Because the agencies which are suppose to regulate such things have left it open, not closed.
Some where in the 1970's the US EPA decided that Dieldren, Aldrin and the chemical similar compounds were bad. They restricted the use of the organophosphates so they could not be used for agricultural products.
They also declared that the were carcinogens of a type.
In 1987 they banned all use of dieldren, but they did NOT regulate dieldren nor did they create a maximum contaminant level (MCL) for its presence in drinking water.
By now you are saying, "Huh?"
Well so am i. This of cource leads many others to question what was going on.
The US EPA is still on record as declaring dieldren a carcinogen, but they simply do not back it up.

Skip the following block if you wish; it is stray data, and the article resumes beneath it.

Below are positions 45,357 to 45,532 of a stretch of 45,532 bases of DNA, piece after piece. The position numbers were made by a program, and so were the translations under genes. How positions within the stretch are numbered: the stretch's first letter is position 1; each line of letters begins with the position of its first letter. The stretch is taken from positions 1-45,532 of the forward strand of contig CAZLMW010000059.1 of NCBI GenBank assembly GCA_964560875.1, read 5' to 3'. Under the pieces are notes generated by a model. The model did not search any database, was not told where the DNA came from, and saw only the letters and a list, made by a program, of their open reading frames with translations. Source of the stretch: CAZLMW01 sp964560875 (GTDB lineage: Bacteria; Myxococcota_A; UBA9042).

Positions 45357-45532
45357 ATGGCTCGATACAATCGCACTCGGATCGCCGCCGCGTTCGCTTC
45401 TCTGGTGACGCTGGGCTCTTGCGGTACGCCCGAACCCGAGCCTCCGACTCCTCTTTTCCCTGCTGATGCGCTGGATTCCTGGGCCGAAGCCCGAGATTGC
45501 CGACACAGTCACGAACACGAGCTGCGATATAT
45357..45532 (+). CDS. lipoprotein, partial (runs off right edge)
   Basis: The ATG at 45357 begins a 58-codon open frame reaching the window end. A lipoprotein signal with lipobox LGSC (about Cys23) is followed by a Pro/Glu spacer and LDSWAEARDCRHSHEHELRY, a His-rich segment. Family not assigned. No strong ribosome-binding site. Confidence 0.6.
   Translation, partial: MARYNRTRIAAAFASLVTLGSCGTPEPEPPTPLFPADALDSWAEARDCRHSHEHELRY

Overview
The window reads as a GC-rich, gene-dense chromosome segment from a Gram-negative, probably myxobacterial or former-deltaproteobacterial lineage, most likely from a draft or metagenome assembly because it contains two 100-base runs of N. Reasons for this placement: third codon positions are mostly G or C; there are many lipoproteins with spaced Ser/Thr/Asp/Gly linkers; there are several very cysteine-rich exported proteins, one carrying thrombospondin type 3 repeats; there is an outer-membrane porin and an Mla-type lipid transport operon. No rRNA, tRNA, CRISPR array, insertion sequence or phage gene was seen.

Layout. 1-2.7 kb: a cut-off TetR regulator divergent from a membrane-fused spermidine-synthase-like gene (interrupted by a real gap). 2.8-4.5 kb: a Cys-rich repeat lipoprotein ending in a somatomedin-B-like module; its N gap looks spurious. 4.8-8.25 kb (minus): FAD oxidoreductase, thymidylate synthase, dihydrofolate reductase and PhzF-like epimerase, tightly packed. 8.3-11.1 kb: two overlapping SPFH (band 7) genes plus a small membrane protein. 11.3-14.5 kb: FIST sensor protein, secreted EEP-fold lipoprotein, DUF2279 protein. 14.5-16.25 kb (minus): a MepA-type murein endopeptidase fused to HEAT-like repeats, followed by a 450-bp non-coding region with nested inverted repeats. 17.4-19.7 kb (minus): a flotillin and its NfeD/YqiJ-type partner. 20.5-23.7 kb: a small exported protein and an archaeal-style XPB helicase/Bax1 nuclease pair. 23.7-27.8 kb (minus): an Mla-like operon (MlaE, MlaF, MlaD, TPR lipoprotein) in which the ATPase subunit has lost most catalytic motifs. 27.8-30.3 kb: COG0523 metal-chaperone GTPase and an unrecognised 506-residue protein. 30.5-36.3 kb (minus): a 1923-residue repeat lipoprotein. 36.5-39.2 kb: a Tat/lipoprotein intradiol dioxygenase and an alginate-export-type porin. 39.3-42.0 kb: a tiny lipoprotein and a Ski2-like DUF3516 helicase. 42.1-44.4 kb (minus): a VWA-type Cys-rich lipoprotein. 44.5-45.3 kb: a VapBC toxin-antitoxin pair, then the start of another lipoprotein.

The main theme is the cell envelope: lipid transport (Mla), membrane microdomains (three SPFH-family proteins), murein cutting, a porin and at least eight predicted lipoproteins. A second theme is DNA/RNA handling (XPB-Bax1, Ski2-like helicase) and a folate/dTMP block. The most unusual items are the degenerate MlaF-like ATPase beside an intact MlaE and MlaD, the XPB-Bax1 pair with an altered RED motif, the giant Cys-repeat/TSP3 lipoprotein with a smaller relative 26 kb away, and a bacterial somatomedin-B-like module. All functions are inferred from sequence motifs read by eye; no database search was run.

now others start asessing the issue:
In 1987, the US Environmental Protection Agency(EPA) classified aldrin and dieldrin as category B2 carcinogens, i.e. probablehuman carcinogens, based largely on the increase in liver tumors in mice fedeither organochlorine insecticide. At that date, the relevant epidemiology wasdeemed inadequate to influence the cancer risk assessment.
There is more
There is no conclusive evidence that aldrin ordieldrin cause cancer in humans. Aldrin and dieldrin have shown to cause livercancer in mice. The International Agency for Research on Cancer (IARC) hasdetermined that aldrin and dieldrin are not classifiable as to humancarcinogenicity. The EPA has determined that aldrin and dieldrin are probablehuman carcinogens.
Okay so what is the big deal?
The US EPA has again failed.
With Radon they threw a lot of money to get all the states on board the issue, even thought there was evidence that this was not as big a deal as they made it. (National Science foundation really link the cancer to a serious issue for those who smoke). They did not do this with the pesticide, thus we have controversy.